Crafting the experiment:

With nickel handily selected as the toxic metal of choice for the study, it was time to select test subjects. Wild albino redwoods were ruled out for obvious reasons due to nickel’s potentially toxic effects on the environment. Instead, three periclinal chimeric albino redwood cultivars were selected for a controlled greenhouse experiment. All three cultivars originated from Forester Dale Holderman’s 1976 albino redwood cross-pollination experiment and are now known as USPTO patented trees: ‘Mosaic Delight’, ‘Early Snow’, & ‘Grand Mosaic’.26 The albino chimeras originated from the same patrilineal lineage exhibiting albino and green foliage similar to albino redwoods found in the wild.

IMG 7081A

  Figure #3
2020 Chimeric Albino Redwood Nursery.

The growth patterns of the Holderman Albino Chimeras (HAC) were found to be remarkably similar to albino redwoods seen in the natural setting. Like their forest siblings, these propagated subjects express their initial growth with normal green foliage. Later after a rest period do the HAC trees develop albino growth. Within these chimeras, mutated & nonmutated foliage develops during two distinct growth cycles within a given year. The first initial growth seen occurs within the apical meristem (vertical leader) and lateral branches. This first expansion is known as ‘sylleptic growth’ and occurs without a rest period. Specifically, on the HAC trees, sylleptic growth is almost entirely expressed with green foliage. The second form of expansion occurs after a rest period and is known as ‘proleptic growth’. This type of expansion can be seen in axillary & accessory buds forming new albino secondary branches. See figure #4 for sylleptic and proleptic visuals.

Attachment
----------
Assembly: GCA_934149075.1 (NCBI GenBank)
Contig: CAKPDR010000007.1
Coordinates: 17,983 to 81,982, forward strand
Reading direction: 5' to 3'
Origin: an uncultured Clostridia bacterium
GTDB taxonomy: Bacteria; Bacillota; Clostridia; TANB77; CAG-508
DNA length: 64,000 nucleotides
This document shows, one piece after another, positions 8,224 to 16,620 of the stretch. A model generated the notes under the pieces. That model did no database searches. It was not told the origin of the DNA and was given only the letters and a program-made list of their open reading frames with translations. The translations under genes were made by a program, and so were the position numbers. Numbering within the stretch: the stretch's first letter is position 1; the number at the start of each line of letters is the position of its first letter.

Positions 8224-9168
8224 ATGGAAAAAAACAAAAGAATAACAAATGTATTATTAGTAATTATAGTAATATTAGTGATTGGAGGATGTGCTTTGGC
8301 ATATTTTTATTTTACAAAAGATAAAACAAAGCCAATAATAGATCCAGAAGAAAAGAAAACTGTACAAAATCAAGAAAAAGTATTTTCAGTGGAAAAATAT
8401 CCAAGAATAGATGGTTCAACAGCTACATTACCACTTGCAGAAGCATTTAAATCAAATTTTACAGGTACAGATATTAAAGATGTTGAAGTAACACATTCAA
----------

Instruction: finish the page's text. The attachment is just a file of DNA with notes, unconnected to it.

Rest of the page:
Almost all the albinism produced within HAC trees comes in the form of ‘proleptic’ (secondary) growth. Past research has shown that 99% of all proleptic growth within these trees produces albinism. On the other hand, only 1% of all sylleptic growth produced albinism.15 When comparing the HAC tree’s morphology to natural redwoods, one can visualize a mature redwood producing both green sylleptic & proleptic growth in the canopy. Down at the base where the burl is located, water sprouts can be seen producing proleptic growth in the form of albino shoots. It was these distinct characteristic similarities between wild and cultivated albino chimeric redwoods that made the HAC trees ideal candidates for the experiment.


 Figure #4

Experiment Begins: